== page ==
According to the China Global Investment Tracker, trade between China and the Maghreb countries reached nearly US$23.5 billion in 2019, while in 2018, the Maghreb accounted for 7.6 percent of China’s imports from Africa, and Chinese exports to the Maghreb amounted to 14.7 percent of its overall exports to the continent. Algeria is Beijing’s main customer in the region, while China remains Tunisia and Morocco’s third supplier, as well as Egypt’s first trading partner, with an 11 percent share of the country’s total trade. However, there is a clear imbalance between Chinese exports to Egypt (15 percent of Egypt’s total imports) and Egyptian exports to China which amount to only 2.2 percent of its total exports.

China has also established itself as one of Maghreb’s main lenders, craving a strong foothold in the region that has unsettled its Western competitors. For instance, at the 2018 FOCAC Summit, President Xi Jinping announced a US$60 billion package for assistance and loans to Africa, in addition to the US$86 million commercial loans granted by the country between 2000 and 2014. In this regard, China distinguished itself from Western lenders for its policy of non-interference in internal affairs and its emphasis on equal partnerships and mutual benefits. Like other developing countries, Morocco, Tunisia and Egypt are increasingly attracted by Chinese pragmatism, which allows them greater flexibility than Western bureaucracy. According to an Arab Barometer survey conducted in October 2020, 60 percent of Algerians, 55 percent of Moroccans and 53 percent of Tunisians had a very favourable opinion of China – and these percentages only increased in 2021, showing the success of China’s so-called “mask diplomacy” and, later, vaccine diplomacy. Indeed, China offered considerable rewards to those partners who joined its Health Silk Road, including the option to manufacture the COVID-19 vaccine locally, which made the partnership particularly appealing for Egypt and Morocco, who share the ambition of becoming regional hubs.

China’s soft power in the Maghreb can also count on cultural engagement and strong public diplomacy. The opening, across the region, of multiple Chinese Cultural Centers (such as in Rabat in 2016, and Cairo in 2018) and Confucius Institutes (at the Cairo and Suez Canal Universities and in Tunisia) bears testament to this, as does the lifting of visa restrictions for Chinese tourists. Furthermore, during the 2018 FOCAC Summit in Beijing, China announced an increase in the number of scholarships for North African students, making China the second destination after France for scholarships and training grants.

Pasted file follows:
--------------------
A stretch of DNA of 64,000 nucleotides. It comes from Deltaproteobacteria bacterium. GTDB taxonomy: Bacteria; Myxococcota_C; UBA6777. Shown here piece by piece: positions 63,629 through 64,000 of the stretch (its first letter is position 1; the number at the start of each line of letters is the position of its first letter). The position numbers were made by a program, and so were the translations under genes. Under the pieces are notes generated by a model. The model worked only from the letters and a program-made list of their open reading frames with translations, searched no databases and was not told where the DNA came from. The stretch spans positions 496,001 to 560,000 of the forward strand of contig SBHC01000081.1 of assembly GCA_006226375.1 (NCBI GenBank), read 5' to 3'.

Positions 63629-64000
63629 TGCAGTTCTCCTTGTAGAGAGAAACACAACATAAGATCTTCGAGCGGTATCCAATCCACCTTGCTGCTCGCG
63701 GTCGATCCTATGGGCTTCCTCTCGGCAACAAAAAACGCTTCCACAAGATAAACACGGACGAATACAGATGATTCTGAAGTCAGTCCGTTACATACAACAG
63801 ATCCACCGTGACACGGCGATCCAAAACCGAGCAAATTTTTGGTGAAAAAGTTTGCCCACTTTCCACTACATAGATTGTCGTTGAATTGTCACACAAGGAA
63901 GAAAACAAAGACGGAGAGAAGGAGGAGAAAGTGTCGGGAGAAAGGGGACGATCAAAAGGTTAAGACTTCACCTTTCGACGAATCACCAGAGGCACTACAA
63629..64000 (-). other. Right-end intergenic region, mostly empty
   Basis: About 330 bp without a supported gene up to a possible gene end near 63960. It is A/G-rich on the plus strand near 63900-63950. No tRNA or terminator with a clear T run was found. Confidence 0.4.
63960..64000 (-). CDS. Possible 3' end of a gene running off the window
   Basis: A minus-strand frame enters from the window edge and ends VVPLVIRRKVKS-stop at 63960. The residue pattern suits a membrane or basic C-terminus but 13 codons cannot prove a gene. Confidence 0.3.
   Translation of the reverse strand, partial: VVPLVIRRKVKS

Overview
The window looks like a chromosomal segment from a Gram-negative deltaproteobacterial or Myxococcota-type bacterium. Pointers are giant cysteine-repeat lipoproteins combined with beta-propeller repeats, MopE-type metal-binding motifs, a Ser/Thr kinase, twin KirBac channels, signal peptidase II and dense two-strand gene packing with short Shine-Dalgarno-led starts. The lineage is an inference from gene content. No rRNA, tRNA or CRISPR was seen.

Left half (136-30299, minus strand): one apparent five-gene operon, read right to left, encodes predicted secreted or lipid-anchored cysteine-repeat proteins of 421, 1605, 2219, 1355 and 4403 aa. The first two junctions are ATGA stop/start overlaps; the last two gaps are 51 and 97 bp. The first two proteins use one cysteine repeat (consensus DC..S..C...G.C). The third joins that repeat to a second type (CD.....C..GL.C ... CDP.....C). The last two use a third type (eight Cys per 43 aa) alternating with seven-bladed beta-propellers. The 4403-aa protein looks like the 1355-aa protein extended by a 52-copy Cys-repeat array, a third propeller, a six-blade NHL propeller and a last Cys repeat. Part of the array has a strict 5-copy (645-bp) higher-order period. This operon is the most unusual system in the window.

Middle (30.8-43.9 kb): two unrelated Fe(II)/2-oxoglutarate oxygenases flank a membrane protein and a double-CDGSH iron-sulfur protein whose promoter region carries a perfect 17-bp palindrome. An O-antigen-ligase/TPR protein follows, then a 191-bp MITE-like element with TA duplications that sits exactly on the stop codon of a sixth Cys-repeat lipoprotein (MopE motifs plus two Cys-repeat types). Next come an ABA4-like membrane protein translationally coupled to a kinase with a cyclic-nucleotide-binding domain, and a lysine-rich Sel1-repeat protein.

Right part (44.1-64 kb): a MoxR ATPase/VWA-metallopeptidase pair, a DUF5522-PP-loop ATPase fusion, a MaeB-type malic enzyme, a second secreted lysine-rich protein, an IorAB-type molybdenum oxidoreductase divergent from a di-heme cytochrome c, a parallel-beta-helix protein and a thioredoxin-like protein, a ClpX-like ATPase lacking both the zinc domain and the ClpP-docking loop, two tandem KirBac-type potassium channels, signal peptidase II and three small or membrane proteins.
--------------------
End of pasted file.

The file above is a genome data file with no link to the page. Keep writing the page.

Notwithstanding China’s enhanced role in North Africa, its future investments in the Maghreb – as well as in the rest of the world – need to be seen in the context of the COVID-19 pandemic and its implications for the Chinese economy, as well as the drastic fall in Chinese overseas investments since 2017. According to the China-Africa Economic and Trade Relationship Annual Report (2021), while Beijing remains Africa’s largest trading partner, bilateral trade fell by 10.5 percent in 2019 and in 2020 the turnover of Chinese contracted projects in Africa amounted to $383.3 billion, a 16.7 percent drop from 2019, marking the fifth consecutive year of decline. The main reason for this drop lies in the restrictions on overseas investment implemented by the government to decrease large-scale capital outflows and mitigate the exposure of China’s financial system. As a matter of fact, especially after the COVID-19 pandemic, the Chinese Government has been focusing on domestic priorities and especially on expanding domestic demand.

The Maghreb, however, represents only a small part of China’s total trade with Africa (14 percent), with investments largely concentrated in oil-rich sub-Saharan countries. Like any other player engaged in the Maghreb, China must deal with the region’s instability. For instance, normal trade relations with Libya are yet to be restored. Moreover, other issues could arise from the Western Sahara, where China has been struggling to remain true to its non-intervention policy and maintain impartiality between Algeria and Morocco.

The potential long-term role of China in the Maghreb remains to be seen, but its impact is already being felt, not only on the mentioned countries, but throughout the broader Mediterranean area.